On 2 February 2011, the Equal Love campaign filed a legal case in the European Court of Human Rights. Brought by four same-sex couples and four opposite-sex couples, it sought to have the UK’s twin discriminations in civil marriage and civil partnership legislation declared illegal. Just as same-sex couples were barred from civil marriage, opposite-sex couples were (and still are) prohibited from having a civil partnership. Our aim was to end both forms of legal discrimination. You can see the Equal Love legal case here.

Up until this point, David Cameron and the Conservative Party did not back equal marriage.

The main gay rights lobbying group, Stonewall, also declined to support same-sex marriage until late October 2010. It said civil partnerships were sufficient. The CEO, Ben Summerskill, incorrectly claimed there was little support for it within the LGBT community and that many gay people opposed marriage. Both these claims were untrue.

As well as briefing against the Equal Love campaign, Stonewall also exaggerated the cost of equal marriage rights; making absurd, unfounded claims that it would cost billions of pounds. 

Stonewall’s refusal to support the campaign and its counter arguments were often quoted by homophobes to justify their opposition to same-sex marriage. This was hugely damaging.

Stonewall only switched to support equal marriage in late 2010, after a coalition of other organisations had done the groundwork and after they faced a huge LGBT backlash – including harsh criticism from two of their founders, Ian McKellen and Michael Cashman.

The Equal Love legal case in the European Court of Human Rights was significant. It was one of a number of factors that helped persuade the Conservatives to change their minds on same-sex marriage. Keen to detoxify the Tory brand, David Cameron did not want to go to the European Court of Human Rights to argue in favour of homophobic discrimination in marriage law. Moreover, he knew that we might win and did not want the embarrassment of being forced by Europe to legislate equal marriage, which would have been used against him by Euro-sceptics in his own party – and by UKIP.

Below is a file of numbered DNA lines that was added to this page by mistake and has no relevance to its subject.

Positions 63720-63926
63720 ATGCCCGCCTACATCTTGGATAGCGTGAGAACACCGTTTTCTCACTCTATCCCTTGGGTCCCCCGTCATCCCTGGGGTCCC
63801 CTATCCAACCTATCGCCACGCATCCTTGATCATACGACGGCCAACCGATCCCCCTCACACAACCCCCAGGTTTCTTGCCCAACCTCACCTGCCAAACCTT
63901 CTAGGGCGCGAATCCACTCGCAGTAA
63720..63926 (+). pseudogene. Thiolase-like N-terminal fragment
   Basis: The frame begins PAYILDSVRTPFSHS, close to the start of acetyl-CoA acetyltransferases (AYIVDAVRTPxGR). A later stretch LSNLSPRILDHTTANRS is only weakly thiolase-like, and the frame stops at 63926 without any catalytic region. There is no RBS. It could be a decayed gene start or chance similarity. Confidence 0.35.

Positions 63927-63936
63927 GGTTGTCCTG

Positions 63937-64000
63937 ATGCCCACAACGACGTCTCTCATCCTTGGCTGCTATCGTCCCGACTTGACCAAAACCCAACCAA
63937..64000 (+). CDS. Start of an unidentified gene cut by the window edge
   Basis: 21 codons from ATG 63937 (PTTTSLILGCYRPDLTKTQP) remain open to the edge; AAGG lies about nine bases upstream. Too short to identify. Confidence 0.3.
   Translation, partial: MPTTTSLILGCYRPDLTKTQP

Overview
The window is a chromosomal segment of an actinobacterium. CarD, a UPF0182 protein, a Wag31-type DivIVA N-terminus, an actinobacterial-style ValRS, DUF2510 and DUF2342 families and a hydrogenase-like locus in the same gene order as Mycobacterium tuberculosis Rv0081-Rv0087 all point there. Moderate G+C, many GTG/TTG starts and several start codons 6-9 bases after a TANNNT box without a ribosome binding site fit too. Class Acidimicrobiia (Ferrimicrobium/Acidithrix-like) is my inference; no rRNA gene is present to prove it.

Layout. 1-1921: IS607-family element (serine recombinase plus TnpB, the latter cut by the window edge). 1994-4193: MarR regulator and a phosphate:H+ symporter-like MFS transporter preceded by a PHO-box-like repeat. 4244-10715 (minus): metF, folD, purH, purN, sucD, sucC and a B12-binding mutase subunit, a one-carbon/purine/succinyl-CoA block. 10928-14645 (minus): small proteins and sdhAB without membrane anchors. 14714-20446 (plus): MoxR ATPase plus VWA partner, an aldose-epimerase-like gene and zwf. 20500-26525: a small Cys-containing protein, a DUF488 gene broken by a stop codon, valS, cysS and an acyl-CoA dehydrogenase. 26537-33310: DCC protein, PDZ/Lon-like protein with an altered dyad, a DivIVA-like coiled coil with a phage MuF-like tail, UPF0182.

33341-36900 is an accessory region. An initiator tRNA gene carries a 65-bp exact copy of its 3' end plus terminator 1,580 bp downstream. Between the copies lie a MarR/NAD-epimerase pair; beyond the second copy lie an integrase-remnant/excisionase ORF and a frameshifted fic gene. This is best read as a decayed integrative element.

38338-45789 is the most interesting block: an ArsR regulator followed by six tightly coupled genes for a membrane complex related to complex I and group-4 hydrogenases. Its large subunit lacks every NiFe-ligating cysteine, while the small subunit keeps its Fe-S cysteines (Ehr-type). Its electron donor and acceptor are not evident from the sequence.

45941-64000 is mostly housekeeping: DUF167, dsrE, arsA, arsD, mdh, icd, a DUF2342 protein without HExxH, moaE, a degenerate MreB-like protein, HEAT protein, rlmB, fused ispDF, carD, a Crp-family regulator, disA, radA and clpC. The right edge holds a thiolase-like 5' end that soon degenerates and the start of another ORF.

Subsequently, three months after we filed the European Court case, the government agreed to consult on ending the ban on same-sex marriage. A few months after that – in October 2011– David Cameron made his now-famous Conservative Party conference speech where he said he supported same-sex marriage because he is a Conservative and because equal marriage is consistent with Conservative values – using very similar wording to the arguments that I had put to him and Conservative MPs the previous year. 

The formation of the Coalition for Equal Marriage and Out4Marriage gave big boost to the pro-gay marriage campaign. Their lobbying had a huge positive impact; giving the push for marriage equality new momentum, as did lobbying and reporting by Benjamin Cohen of Pink News.  

Securing same-sex marriage was ultimately the cumulative, collective effort of many LGBT organisations and tens of the thousands of grassroots LGBT people – and our many straight allies – who signed petitions, made submissions to the government, lobbied their MPs and wrote letters to newspapers. Bravo!

For more information about Peter Tatchell’s human rights campaigns and to make a donation: www.PeterTatchellFoundation.org

Peter Tatchell is Director of the Peter Tatchell Foundation, which campaigns for human rights the UK and worldwide: www.PeterTatchellFoundation.org His personal biography can be viewed here: www.petertatchell.net/biography.htm

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Let's face it: supporting Spurs is basically a form of charity

Now, for my biggest donation yet . . .

I gazed in awe at the new stadium, the future home of Spurs, wondering where my treasures will go. It is going to be one of the architectural wonders of the modern world (football stadia division), yet at the same time it seems ancient, archaic, a Roman ruin, very much like an amphitheatre I once saw in Croatia. It’s at the stage in a new construction when you can see all the bones and none of the flesh, with huge tiers soaring up into the sky. You can’t tell if it’s going or coming, a past perfect ruin or a perfect future model.